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The full-back might be one of the difficult positions on the pitch, as a good contribution is required in attack and defence. The expectation out of a fullback goes up even higher when playing in one of these positions for the Brazilian national team. While there were huge expectations of Marcos Evangelista de Morais, better known as Cafu, when he made his professional debut for Brazil in 1990, few would have imagined that he would set an exemplary benchmark in a 16-year career with the national team.
Young and making a name
Cafu came through the ranks at São Paulo and went on to make his debut for the Brazilian outfit in 1989. A six-year spell with the Brazilian club soon brought him to the attention of European teams. After a failed spell with Real Zaragoza in Spain, Cafu came back to Brazilian football where he once again rediscovered the mojo at Palmeiras. Now, a second stint to Europe reckoned when Roma came calling in 1997. Since the switch to the Italian capital, Cafu never looked back as he went from strength to strength.
Part of the iconic Brazil setup
There were some shortcomings in the defensive side of Cafu’s game. Yet, these were completely overcome by his brilliance going forward. Fortunately, the defender profited from Brazil undergoing a sea change in terms of their attacking mindset from the 1982 World Cup onwards. Telê Santana brought about a new style of football where the full-backs would be integral in providing the width and offensive push to the team. There would be two central midfielders who would be deployed to protect the two centre backs. This gave the license for fullbacks to push forward without worry and Cafu’s incredible engine allowed him to operate almost as a wingback.
On the other side of the pitch, there was a young and hungry Roberto Carlos who was raiding up and down in a similar fashion. The art of crossing the ball was not Cafu’s forte. Instead, his energy levels and work rate made it easy for him to make overlapping runs with amazing ease. This helped create an overload, which often led to great offensive situations for Brazil.
Despite not being a key member of Brazil during the 1994 World Cup, Cafu featured in the final owing to an injury to Jorginho. From that appearance in the 22nd minute, Cafu never looked back and became an integral part of Brazil until his retirement in 2006.
Cafu announced his retirement from international football in 2006 after having amassed an incredible 142 caps and becoming one of Brazil’s most influential players ever. One of the few players to have featured in three World Cup finals, Cafu ended up winning the World Cup and Copa America on two occasions. Yet, it was the contribution from the right-back in these successes that made him an icon.
Impact in the Italian Serie A
Even though Cafu is best known for his time at international level, people tend to forget that the defender from the Jardim Irene favela of São Paulo had an exceptional club career as well. After making the move to Roma in 1997, he quickly became established as the best right back in the Italian Serie A by a huge margin.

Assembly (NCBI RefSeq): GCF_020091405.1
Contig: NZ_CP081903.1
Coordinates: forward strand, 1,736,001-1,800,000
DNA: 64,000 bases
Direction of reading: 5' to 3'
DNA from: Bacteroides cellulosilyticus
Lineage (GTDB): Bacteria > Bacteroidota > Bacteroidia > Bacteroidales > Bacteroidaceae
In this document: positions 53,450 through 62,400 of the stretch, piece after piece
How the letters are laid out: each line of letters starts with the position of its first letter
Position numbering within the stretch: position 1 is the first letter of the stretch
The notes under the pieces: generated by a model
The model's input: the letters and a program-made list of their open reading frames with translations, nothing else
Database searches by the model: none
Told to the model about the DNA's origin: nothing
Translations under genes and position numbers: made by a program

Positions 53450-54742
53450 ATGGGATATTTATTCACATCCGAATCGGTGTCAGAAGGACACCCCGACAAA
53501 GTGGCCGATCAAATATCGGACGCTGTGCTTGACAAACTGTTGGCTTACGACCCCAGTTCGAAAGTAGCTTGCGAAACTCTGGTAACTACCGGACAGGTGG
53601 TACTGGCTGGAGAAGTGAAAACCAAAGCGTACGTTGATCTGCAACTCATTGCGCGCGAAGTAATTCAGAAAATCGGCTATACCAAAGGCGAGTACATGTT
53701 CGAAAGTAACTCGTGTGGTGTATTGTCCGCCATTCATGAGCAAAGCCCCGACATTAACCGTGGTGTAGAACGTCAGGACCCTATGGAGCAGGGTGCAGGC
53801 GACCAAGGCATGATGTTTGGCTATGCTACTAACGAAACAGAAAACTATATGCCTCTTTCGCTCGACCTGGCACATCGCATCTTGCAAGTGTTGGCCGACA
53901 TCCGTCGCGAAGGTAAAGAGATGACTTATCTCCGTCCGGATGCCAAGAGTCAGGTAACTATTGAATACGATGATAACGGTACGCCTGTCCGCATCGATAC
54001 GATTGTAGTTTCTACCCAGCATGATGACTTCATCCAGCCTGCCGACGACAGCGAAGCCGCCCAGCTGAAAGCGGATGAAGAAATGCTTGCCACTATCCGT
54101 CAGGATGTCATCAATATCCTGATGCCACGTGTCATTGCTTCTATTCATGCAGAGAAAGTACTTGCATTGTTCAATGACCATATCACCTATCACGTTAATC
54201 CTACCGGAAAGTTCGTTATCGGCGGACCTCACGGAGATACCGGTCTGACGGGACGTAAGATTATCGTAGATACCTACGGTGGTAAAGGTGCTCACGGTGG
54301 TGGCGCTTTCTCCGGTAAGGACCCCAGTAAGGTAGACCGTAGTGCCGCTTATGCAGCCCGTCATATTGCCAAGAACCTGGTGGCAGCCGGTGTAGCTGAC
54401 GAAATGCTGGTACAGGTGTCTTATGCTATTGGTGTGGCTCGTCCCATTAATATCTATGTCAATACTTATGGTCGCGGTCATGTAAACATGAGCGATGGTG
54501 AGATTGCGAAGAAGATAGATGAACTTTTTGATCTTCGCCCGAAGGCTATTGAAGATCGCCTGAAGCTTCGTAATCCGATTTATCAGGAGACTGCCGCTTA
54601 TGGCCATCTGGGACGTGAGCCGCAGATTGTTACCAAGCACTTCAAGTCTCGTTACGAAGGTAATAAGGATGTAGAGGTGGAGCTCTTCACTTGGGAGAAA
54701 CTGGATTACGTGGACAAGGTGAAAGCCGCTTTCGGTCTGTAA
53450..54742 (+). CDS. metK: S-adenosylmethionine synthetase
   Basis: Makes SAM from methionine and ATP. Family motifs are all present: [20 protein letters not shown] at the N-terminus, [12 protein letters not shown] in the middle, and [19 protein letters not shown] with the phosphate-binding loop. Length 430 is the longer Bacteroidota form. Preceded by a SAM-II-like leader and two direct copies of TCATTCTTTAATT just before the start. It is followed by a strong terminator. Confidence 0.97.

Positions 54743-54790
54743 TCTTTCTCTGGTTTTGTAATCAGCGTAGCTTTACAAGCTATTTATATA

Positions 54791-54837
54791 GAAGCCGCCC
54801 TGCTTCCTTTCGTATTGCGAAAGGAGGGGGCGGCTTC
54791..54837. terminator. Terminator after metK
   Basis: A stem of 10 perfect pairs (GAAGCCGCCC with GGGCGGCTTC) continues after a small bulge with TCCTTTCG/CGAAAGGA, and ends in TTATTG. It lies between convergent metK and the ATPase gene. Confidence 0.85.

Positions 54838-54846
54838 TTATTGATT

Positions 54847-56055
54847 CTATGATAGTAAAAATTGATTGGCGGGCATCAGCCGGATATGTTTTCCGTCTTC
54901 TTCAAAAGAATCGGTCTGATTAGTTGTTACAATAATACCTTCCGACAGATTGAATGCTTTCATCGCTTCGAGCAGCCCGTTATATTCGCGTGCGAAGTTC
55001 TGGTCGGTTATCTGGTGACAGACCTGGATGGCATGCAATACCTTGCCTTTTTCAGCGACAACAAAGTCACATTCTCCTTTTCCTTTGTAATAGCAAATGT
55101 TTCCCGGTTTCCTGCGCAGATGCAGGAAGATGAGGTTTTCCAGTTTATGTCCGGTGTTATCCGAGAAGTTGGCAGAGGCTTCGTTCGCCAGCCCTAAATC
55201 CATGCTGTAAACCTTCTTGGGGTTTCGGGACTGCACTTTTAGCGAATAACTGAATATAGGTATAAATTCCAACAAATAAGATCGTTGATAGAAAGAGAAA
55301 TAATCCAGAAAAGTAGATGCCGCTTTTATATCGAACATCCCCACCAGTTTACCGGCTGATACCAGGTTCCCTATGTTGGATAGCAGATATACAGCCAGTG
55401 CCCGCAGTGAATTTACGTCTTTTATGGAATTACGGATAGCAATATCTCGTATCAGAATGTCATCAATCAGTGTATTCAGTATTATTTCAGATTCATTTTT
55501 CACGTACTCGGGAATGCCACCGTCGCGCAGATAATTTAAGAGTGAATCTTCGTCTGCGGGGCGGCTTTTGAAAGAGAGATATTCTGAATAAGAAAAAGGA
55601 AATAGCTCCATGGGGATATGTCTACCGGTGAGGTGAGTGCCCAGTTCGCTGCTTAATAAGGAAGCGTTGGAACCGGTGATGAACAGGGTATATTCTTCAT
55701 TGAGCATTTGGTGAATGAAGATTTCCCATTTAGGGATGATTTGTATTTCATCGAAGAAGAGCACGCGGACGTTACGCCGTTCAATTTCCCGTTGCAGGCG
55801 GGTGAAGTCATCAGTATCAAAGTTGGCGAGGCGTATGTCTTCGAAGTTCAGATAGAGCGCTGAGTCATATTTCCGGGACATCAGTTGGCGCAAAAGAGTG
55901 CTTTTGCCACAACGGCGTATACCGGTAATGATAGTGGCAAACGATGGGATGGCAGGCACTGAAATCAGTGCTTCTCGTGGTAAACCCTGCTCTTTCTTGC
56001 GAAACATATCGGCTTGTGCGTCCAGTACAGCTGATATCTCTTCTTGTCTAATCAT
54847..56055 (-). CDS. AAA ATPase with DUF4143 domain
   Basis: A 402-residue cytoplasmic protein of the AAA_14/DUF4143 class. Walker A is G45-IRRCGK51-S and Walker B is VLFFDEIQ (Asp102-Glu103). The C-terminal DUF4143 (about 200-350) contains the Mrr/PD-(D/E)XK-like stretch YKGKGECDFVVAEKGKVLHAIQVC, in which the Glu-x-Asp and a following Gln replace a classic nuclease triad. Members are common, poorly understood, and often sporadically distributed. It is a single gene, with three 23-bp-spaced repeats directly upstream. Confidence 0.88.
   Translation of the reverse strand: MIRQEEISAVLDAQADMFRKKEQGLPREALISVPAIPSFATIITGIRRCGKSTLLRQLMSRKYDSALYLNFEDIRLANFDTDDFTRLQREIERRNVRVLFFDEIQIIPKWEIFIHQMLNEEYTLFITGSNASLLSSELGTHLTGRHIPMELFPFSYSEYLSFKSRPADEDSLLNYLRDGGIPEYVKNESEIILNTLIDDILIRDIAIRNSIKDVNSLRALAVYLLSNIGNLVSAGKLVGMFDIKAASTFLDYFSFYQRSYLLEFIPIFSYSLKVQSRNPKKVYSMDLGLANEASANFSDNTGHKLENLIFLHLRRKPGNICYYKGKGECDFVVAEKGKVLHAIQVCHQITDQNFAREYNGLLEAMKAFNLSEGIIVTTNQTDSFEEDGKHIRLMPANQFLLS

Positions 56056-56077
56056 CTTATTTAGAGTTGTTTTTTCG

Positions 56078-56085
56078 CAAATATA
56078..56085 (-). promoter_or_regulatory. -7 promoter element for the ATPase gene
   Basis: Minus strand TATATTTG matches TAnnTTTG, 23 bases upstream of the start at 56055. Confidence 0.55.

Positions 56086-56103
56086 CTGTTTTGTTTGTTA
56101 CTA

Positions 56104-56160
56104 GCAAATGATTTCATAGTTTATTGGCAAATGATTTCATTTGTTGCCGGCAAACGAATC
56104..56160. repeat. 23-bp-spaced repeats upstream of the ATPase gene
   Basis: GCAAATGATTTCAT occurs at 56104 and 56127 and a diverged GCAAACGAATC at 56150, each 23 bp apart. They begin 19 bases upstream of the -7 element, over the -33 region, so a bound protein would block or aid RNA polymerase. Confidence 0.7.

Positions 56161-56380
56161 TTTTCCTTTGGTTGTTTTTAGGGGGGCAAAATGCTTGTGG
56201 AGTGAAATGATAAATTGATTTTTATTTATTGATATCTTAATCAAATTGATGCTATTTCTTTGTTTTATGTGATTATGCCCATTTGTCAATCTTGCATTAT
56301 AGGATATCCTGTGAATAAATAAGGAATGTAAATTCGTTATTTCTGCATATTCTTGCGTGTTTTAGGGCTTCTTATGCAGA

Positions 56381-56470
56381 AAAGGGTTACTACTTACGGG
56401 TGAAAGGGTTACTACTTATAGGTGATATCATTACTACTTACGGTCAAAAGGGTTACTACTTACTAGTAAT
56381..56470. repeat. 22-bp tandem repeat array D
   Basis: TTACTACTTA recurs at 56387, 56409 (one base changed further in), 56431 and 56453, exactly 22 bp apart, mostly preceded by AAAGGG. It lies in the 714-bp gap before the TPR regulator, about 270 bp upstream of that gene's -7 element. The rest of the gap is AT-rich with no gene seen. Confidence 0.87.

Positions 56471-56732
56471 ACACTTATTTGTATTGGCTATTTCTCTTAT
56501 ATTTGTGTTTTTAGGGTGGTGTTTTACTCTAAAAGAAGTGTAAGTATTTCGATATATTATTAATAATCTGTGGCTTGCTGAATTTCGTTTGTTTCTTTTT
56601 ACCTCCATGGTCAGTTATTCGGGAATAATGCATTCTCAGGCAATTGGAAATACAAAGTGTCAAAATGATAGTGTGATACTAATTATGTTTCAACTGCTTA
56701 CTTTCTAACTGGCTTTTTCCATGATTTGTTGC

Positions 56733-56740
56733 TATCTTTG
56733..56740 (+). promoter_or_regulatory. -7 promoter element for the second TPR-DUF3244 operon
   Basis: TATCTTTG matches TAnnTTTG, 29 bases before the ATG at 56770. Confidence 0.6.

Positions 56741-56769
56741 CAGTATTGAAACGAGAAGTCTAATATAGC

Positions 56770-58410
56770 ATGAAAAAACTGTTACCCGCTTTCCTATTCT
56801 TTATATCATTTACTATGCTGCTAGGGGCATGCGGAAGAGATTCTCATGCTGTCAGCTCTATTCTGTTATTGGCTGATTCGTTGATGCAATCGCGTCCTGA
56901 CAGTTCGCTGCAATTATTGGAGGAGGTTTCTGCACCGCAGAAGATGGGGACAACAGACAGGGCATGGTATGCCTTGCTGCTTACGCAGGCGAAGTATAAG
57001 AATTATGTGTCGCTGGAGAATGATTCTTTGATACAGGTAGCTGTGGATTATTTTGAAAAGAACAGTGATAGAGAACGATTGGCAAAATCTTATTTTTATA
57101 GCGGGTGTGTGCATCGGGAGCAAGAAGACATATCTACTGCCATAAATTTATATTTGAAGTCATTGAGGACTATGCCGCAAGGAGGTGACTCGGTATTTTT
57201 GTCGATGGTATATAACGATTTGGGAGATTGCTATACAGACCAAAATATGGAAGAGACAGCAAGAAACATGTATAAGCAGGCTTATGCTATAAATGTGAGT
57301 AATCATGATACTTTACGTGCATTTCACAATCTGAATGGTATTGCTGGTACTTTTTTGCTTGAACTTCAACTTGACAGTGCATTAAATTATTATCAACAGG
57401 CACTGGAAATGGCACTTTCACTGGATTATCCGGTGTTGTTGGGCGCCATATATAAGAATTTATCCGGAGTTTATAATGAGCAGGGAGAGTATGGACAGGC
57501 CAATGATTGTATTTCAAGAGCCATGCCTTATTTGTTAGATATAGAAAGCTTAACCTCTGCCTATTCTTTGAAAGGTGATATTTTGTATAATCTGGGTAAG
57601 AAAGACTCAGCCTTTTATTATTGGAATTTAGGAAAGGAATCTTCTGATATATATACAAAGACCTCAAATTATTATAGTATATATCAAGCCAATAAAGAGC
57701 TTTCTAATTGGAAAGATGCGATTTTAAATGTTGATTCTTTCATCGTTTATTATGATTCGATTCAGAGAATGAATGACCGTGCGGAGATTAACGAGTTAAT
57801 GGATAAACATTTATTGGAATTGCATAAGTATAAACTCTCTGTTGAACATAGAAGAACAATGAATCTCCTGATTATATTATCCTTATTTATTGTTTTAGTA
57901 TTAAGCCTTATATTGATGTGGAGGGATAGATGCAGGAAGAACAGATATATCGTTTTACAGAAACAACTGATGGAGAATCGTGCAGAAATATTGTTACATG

“Trend-setting in being one of the first truly great attacking full-backs. Excellent at getting forward, but very strong defensively as well,” said Juventus icon Andrea Pirlo when naming Cafu as one of the members ofhis dream team. The Brazilian was part of the Roma team which won the league title in the 2001-01 season. Incredibly, it remains the last league success for Roma.
After six seasons at the Stadio Olimpico, Cafu made the move to AC Milan at the grand old age of 33. Many thought that the right-back was not going to spend more than a few years at the San Siro. Yet, Cafu once again proved his doubters wrong after winning the league title in his debut campaign with the club. There was more success with Milan, as Cafu was part of the team that won the UEFA Champions League in 2007. This achievement meant that Cafu joined the band of a few players to have won the Champions League, FIFA World Cup, and Copa America titles.
Criticisms towards the tail-end
The defender did face some criticism towards the latter end of his career, as his lack of impact at the 2006 World Cup was largely seen as a consequence of this waning prowess. Yet, there was no doubt that Cafu is one of the few players who did not experience a major slowdown in his career right up until his retirement in 2008. Many do still think that an early international retirement for the former São Paulo defender could have paved the way for the likes of Dani Alves to be part of the national team at a much earlier stage – even in 2006.
Even with all the small criticisms, there can be no doubt that Cafu is not just a benchmark for any right-back. Instead, he has set a benchmark for a footballer. Period. Even after several decades, the contribution from Cafu –in his prime – during the 2002 World Cup will be remembered in all its glory. This remains the last time Brazil picked up the World Cup honour. Even though this World Cup winning team featured many ‘R’ legends like Ronaldinho, Ronaldo, Rivaldo, and Roberto Carlos, few could argue that the impact made by Cafu is crucial.
Back in 2002, Cafu was writing his name in history books as the first player to participate in three consecutive World Cup finals. Cafu had managed to write his name in the winner’s medal in two of those finals. It was also the time when there is Brazilian workhorse achieved legendary status. A true icon of his generation and many more to come.